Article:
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Half of Millennials Believe the American Dream is Dead

December 11, 2015, 3:41 PM UTC
Participants in the Occupy Wall Street p
Participants in the Occupy Wall Street protest meet in a park on Broadway September 18, 2011 in New York. About 1,000 demonstrators gathered to protest the US capitalist system. AFP PHOTO / DON EMMERT (Photo credit should read DON EMMERT/AFP/Getty Images)
Photgraph by Don Emmert — AFP via Getty Images

Millennials seem to be split on whether the American Dream is alive and kicking, or down and out.

In a recent survey among 18- to 29-year-olds by Harvard University’s Institute of Politics, 48% responded to the question “For you personally, is the idea of the American Dream alive or dead?” with a simple “dead.” In contrast, 49% picked “alive” when asked the same question.

“It is disturbing that about half of the largest generation in America doesn’t believe the American dream is there for them personally,” John Della Volpe, the institute’s polling director, told Bloomberg. “That frustration, I think, is tied into a government they don’t trust and they don’t think is working for them.”

Digging into the demographic of these respondents also reveals that education level played a significant role in determining the vitality of the American Dream. 58% of millennials who graduated from college said the Dream was alive for them personally, while for those who were not in college or have never enrolled in one, only 42% said the same.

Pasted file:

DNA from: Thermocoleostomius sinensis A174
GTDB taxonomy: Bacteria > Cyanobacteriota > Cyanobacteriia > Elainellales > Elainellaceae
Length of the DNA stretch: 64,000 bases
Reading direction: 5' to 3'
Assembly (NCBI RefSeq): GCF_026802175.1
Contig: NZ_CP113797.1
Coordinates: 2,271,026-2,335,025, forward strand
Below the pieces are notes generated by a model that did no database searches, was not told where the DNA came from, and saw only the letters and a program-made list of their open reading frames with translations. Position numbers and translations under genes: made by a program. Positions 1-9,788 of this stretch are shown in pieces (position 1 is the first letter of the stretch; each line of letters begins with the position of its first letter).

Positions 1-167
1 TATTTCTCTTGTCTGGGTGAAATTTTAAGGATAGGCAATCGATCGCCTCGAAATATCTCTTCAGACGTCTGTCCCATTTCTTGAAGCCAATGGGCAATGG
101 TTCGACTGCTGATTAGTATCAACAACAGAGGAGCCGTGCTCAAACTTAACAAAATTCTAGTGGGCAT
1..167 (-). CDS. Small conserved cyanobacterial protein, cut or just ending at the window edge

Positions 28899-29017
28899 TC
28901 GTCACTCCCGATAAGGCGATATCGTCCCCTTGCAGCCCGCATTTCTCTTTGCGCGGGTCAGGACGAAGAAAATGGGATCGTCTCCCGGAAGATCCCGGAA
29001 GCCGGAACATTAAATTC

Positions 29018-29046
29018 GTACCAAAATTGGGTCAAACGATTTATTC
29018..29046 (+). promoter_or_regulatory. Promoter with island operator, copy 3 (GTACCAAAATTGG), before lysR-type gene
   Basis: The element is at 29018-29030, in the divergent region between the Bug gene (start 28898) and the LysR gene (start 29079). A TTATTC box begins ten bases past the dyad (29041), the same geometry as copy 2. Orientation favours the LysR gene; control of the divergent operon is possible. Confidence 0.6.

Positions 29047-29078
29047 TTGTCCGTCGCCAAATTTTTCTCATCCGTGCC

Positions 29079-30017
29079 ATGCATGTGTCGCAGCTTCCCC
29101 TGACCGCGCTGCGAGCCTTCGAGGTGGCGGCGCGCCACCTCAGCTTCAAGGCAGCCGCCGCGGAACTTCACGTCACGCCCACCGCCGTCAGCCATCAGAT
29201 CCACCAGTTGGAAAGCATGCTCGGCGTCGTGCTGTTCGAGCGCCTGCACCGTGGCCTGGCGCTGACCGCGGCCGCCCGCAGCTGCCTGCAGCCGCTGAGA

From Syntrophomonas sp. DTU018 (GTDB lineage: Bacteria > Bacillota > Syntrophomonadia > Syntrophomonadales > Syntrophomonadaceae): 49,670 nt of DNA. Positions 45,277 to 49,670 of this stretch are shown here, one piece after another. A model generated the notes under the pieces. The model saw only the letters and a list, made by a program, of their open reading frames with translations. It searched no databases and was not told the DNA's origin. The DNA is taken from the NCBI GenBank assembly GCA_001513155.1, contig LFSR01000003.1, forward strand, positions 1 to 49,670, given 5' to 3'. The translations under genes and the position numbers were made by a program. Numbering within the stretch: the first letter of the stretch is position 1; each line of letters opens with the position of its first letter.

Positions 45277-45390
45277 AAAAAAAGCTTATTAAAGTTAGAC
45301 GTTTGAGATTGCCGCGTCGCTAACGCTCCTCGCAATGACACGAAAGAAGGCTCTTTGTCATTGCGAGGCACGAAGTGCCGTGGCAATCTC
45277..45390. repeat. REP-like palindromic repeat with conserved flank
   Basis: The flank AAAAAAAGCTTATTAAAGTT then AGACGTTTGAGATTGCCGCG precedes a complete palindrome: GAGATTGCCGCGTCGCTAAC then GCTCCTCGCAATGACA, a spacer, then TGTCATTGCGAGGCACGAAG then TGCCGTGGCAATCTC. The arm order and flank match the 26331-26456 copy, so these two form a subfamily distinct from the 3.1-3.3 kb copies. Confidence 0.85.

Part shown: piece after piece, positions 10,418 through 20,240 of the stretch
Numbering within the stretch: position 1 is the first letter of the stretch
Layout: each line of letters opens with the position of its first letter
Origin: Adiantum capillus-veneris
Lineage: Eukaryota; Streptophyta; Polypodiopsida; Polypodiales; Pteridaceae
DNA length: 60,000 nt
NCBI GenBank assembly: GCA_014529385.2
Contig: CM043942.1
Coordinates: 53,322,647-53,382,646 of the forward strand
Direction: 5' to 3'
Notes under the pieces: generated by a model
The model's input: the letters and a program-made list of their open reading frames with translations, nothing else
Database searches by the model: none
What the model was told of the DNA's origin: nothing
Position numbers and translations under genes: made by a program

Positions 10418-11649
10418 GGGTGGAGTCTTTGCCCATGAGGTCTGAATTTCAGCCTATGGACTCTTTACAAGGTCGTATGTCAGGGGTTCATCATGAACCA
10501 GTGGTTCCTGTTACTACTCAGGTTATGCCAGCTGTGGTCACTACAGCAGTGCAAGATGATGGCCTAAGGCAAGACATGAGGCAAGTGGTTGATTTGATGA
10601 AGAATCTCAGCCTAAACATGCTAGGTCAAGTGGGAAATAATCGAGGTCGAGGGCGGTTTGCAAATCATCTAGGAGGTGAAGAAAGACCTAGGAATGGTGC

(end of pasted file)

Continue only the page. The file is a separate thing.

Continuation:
Political affiliation during this election season also revealed that among millennials who would vote for Republican candidate Donald Trump, 61% said the American Dream was dead, compared with 39% who said it’s alive. Fifty-six percent of those who favor Bernie Sanders as the Democrat presidential nominee also said there was no future for the American Dream.

These findings come after the latest report from the Pew Research Center showed that the middle class was shrinking and no longer represented the majority of the U.S. population. The 18-to-29 age range saw the biggest drop in income status among all age groups since 1971, Pew noted, dovetailing with a recent study by the Economic Policy Institute that showed inflation-adjusted hourly wages of young college graduates in 2013 were lower than they were in the late 1990s.